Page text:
Conn. Lawyer Charged With Breach Of Peace After Taking Gun To ‘Batman’ Movie
NEW HAVEN, Conn. (CBSNewYork/AP) — A prominent Connecticut attorney who brought a handgun to a movie theater showing the Batman film “The Dark Knight Rises” said Wednesday that the charges are baseless and that he followed all police directions.
Sung-Ho Hwang, president-elect of the New Haven County Bar Association, said at a news conference that the charges against him threaten “our constitutional right to bear arms.”
He was charged with breach of peace and interfering with police after officers said they found a handgun in his waistband. Police said he had a permit to carry the weapon.
Hwang was released Tuesday night on a promise to appear in court on the misdemeanor charges.
“I understand we’re in state of heightened security since the incident in Colorado,” he said, referring to a mass shooting that killed 12 moviegoers on July 20. “I really feel for those victims and I pray for their family members.”
Hwang said he brought the gun to protect himself late at night.
His lawyer, Hugh Keefe, called his client “a leading citizen of the city of New Haven.”
“He’s doing everything by the book,” Keefe said. “He has a permit to carry. He’s out at a movie theater. Suddenly people are pointing guns at him.”
On Tuesday, officers arrived at the Criterion-Bow Tie Cinemas in New Haven shortly after 10 p.m. after managers reported a man inside with a gun. It wasn’t clear whether the call was about Hwang or someone else.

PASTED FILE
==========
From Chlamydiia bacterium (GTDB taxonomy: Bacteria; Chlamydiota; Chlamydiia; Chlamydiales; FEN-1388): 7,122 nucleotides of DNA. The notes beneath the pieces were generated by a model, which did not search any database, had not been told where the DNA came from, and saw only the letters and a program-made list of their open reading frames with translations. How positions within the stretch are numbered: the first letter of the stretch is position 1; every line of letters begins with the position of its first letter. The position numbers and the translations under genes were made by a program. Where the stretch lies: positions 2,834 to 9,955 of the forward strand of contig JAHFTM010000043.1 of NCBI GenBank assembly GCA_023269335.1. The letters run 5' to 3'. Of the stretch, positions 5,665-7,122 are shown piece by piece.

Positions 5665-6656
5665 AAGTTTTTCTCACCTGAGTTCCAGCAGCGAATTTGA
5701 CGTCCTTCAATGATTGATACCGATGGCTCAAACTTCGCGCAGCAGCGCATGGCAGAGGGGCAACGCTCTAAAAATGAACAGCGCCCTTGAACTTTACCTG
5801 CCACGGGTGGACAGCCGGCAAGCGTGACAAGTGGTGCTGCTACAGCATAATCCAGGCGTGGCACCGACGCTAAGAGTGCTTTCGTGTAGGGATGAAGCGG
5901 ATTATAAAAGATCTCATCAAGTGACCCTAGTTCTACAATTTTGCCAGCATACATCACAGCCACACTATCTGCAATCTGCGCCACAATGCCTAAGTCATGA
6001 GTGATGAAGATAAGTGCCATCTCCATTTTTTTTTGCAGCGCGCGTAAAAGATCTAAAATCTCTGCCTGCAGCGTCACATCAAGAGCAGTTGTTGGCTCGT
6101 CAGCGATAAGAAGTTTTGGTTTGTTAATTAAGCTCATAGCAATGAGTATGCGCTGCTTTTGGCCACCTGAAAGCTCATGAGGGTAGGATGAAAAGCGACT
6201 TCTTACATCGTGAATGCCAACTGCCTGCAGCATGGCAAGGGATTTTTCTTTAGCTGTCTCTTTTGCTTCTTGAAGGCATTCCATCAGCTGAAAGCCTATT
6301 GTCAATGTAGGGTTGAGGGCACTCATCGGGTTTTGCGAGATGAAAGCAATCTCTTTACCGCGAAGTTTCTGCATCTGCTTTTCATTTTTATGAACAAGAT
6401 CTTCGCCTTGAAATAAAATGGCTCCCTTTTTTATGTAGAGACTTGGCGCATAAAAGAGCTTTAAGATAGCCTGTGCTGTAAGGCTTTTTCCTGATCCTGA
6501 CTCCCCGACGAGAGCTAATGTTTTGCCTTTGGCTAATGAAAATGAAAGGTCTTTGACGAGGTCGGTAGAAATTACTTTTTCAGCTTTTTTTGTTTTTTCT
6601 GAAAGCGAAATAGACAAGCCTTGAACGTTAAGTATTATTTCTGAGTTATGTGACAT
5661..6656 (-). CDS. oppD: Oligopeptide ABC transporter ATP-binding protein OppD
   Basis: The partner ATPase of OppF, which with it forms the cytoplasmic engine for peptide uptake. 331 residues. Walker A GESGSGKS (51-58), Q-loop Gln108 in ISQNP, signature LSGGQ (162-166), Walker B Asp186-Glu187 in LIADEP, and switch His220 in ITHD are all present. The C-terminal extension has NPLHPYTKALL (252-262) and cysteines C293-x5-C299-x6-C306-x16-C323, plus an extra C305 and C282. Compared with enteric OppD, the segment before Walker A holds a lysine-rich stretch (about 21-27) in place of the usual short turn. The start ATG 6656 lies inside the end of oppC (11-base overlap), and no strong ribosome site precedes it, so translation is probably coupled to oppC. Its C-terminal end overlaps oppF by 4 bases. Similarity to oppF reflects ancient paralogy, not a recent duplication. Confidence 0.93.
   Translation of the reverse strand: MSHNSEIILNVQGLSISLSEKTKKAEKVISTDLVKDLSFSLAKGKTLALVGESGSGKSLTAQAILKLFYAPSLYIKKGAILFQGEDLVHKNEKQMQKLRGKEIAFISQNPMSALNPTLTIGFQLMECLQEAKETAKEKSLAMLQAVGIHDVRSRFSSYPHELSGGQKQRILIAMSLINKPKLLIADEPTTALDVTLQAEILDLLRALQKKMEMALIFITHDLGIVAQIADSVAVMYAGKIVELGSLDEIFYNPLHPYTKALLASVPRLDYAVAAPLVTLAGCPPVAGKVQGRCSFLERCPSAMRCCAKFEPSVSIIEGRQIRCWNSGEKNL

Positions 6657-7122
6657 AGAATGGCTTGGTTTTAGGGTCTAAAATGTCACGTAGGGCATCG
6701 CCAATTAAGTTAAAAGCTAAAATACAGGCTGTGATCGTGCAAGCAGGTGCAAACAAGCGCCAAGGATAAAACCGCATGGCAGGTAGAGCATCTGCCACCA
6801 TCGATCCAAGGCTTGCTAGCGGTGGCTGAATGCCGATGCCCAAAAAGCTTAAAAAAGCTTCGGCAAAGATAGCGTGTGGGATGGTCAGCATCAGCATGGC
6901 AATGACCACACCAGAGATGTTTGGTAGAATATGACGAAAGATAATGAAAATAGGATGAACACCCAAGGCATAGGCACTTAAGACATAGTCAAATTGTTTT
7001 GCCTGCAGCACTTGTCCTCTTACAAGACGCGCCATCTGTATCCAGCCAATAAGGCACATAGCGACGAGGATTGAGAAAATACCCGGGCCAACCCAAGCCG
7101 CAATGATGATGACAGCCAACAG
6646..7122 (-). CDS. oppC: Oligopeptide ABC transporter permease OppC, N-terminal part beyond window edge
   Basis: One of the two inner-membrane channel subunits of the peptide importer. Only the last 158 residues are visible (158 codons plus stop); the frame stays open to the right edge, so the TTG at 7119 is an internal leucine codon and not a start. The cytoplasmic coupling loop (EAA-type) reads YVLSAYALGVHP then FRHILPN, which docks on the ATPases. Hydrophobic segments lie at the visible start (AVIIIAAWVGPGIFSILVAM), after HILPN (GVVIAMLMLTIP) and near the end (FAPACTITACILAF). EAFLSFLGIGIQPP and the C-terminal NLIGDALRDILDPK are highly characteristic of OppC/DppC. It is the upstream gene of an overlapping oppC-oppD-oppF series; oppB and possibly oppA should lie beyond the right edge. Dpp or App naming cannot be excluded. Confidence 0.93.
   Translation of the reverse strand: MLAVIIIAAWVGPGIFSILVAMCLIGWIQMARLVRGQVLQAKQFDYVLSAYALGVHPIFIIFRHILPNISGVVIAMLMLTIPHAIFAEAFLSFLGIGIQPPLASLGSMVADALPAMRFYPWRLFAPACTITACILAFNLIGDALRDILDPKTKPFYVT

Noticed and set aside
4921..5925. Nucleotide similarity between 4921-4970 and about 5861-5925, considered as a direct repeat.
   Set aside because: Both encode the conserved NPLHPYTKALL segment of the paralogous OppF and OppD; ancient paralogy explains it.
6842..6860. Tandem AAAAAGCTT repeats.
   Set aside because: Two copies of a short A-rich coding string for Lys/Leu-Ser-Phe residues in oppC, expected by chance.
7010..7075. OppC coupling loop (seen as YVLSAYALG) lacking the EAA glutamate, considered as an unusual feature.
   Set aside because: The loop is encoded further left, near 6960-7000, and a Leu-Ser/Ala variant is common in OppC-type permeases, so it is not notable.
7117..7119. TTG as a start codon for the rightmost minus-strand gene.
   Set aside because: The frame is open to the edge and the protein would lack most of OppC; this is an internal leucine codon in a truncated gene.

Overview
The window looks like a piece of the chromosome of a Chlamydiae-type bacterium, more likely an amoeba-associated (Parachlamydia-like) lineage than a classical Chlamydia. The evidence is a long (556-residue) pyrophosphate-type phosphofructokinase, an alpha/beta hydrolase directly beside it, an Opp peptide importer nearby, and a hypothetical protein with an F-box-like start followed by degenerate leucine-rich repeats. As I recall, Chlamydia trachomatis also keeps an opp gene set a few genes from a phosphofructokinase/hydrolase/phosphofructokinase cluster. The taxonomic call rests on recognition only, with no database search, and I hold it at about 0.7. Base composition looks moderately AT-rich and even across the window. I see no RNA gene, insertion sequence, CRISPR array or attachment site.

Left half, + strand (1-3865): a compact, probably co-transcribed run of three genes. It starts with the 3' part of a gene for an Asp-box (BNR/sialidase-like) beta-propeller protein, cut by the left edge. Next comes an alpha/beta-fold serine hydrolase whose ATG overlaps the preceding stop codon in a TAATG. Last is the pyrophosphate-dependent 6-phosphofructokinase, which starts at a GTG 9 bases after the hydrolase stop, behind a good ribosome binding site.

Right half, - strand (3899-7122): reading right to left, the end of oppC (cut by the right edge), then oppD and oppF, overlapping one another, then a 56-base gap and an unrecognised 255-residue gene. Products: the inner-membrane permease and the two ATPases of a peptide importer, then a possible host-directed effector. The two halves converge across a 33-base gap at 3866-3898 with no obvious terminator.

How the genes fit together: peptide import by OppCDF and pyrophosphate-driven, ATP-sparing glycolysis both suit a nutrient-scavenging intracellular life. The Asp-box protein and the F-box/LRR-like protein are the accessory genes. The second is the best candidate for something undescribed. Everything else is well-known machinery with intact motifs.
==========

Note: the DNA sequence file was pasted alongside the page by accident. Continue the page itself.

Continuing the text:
About a dozen people were inside waiting for the movie to begin, police said. Officers asked each of them to raise their hands and file out, where they were patted down, according to a news release.
Police said they identified the suspect and with weapons drawn they ordered Hwang to put his hands up. They said he remained in his seat while using his cellphone and did not comply with their commands and was taken into custody by force.
The gun was found in his waistband near the small of his back, police said.
Keefe said it was his understanding that police were not going to arrest Hwang once they realized he had a gun permit, but New Haven Chief Dean M. Esserman ordered the arrest. He said Hwang lives near the theater and “has a perfect right to bring a gun anywhere he wants, except an airport.”
“If somebody has a problem with that law then they ought to go to Hartford and change it, not make baseless arrests,” Keefe said.
A message was left for Esserman, who has praised officers who responded to the call. City officials planned a news conference Wednesday afternoon and planned to issue a statement about guns in public places.
Since the Colorado shootings, several instances of people bringing weapons to showings of the film have been reported across the country.
Over the weekend, a man in northeast Ohio brought a gun, ammunition and several knives to a screening because he wanted to protect himself in case someone tried to replicate the shooting, his attorney said. The man was arrested.
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